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August 2, 2017

National fraternity honors Stofan for scientific work

Ellen Stofan (left) of The Plains receives Member of Distinction Award from Pi Beta Phi President Paula Shepherd in St. Louis.
Ellen Stofan, who lives near The Plains, has received Pi Beta Phi Fraternity for Women’s prestigious Member of Distinction Award.

The award honors a Pi Beta Phi member who has distinguished herself and who has achieved success and recognition in her profession. The fraternity presents the award every other year at its national convention.

After her undergraduate studies in geology at the College of William & Mary, Dr. Stofan earned a master’s degree and doctorate from Brown University. She held several roles at the NASA Jet Propulsion Laboratory, including chief scientist of the New Millennium Program, experiment scientist for the Shuttle Imaging Radar-C and deputy project Scientist for the Magellan mission to Venus.

Over the years, Dr. Stofan’s research has focused on the geology of Venus, Mars, Earth and Saturn’s moon Titan. In 2000, she became the vice president of Proxemy Research, and from 2013 to 2016, she was NASA’s chief scientist, serving as the principal advisor to the administrator of the agency’s science-related strategic planning and programs.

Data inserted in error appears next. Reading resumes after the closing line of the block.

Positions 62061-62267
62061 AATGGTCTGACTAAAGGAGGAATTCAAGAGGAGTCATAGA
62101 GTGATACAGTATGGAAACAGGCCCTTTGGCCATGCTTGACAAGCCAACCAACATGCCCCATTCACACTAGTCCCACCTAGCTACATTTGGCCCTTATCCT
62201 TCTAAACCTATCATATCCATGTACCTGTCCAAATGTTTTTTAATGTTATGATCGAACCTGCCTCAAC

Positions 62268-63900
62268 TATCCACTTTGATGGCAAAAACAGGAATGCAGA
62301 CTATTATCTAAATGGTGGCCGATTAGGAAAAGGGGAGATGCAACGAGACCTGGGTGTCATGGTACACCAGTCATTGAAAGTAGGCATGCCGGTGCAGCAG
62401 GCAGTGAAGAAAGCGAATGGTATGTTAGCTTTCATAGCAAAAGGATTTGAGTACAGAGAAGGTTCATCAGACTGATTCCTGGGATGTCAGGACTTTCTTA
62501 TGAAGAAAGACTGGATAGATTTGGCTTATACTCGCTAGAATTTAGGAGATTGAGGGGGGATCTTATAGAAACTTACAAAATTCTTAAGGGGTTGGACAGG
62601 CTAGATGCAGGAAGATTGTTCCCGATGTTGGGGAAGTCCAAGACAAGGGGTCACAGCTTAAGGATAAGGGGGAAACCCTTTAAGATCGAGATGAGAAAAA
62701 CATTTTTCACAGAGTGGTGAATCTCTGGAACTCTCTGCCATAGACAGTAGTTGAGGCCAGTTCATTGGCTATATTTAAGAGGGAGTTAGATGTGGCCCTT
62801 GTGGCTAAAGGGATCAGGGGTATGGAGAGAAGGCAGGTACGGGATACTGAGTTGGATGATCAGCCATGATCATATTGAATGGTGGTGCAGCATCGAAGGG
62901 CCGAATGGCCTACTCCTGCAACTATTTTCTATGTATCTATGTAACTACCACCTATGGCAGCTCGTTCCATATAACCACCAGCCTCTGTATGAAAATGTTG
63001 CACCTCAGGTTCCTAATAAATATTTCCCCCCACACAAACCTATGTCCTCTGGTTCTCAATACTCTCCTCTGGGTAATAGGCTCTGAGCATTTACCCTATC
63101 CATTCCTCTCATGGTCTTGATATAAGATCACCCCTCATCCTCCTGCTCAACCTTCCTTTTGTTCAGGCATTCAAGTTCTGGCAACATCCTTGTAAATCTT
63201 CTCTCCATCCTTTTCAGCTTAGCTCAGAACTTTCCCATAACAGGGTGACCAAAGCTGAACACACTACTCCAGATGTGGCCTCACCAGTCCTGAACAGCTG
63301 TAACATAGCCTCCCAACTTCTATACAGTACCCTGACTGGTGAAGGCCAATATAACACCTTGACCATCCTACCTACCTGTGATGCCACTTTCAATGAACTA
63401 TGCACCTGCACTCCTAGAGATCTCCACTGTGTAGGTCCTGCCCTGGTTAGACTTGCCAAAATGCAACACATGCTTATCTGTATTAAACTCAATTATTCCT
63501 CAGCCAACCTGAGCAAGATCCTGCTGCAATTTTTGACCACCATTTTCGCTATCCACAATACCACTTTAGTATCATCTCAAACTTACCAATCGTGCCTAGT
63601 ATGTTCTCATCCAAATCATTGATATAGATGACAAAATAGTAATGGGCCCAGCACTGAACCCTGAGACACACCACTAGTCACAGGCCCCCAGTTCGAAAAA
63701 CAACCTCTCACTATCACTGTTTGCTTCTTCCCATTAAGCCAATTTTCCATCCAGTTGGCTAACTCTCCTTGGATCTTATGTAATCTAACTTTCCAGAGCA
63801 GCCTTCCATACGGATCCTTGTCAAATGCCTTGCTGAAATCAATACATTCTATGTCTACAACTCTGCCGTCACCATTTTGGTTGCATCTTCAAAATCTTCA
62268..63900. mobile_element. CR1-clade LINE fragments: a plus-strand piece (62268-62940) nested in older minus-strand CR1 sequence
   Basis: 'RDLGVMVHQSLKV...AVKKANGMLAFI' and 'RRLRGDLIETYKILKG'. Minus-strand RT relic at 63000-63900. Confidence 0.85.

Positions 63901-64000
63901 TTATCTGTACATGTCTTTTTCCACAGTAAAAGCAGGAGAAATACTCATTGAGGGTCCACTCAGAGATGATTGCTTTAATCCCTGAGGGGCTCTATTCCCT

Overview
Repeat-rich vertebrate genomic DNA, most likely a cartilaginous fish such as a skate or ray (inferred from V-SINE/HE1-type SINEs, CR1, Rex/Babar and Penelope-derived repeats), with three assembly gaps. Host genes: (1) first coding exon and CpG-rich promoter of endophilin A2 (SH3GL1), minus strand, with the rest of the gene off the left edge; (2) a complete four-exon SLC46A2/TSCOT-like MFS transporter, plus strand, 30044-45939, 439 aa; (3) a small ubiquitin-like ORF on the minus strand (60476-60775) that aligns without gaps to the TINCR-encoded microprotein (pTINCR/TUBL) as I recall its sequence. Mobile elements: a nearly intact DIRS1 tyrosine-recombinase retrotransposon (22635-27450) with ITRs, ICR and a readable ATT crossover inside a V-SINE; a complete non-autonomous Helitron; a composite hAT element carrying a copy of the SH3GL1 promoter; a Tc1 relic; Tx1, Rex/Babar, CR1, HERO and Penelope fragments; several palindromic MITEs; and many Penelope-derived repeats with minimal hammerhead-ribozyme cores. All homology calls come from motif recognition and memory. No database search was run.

Dr. Stofan has been published many times throughout her career and has authored two books. She has won several awards, most notably the Presidential Early Career Award for Scientists and Engineers, the highest honor bestowed by the United States on science and engineering professionals in the early stages of their independent research careers.

She remains very engaged with her alma mater, the College of William & Mary. Both Dr. Stofan and her husband Tim Dunn have volunteered and served the college on various boards, and they frequently visit campus. The couple’s children are also graduates of the college.

“Ellen’s hard work and commitment to her research as well as her prominent role in a STEM field is paving the way for young women today,” Pi Beta Phi President Paula Shepherd said. “We admire her dedication and relentlessness to never stop learning. Ellen embodies Pi Phi’s core value of personal and intellectual growth, and we are proud to call her a sister and member of distinction.”

Dr. Stofan received the award at the convention June 23-27 in St. Louis.

Founded in 1867 at Monmouth College in Illinois, Pi Beta Phi has 204 collegiate chapters and nearly 300 alumnae clubs worldwide. The fraternity promotes friendship, develops women of intellect and integrity, cultivates leadership potential and enriches the lives of members and their communities. The fraternity believes in the power of reading and through its philanthropy, Read > Lead > Achieve, promotes a lifelong love of reading that can unlock true potential.
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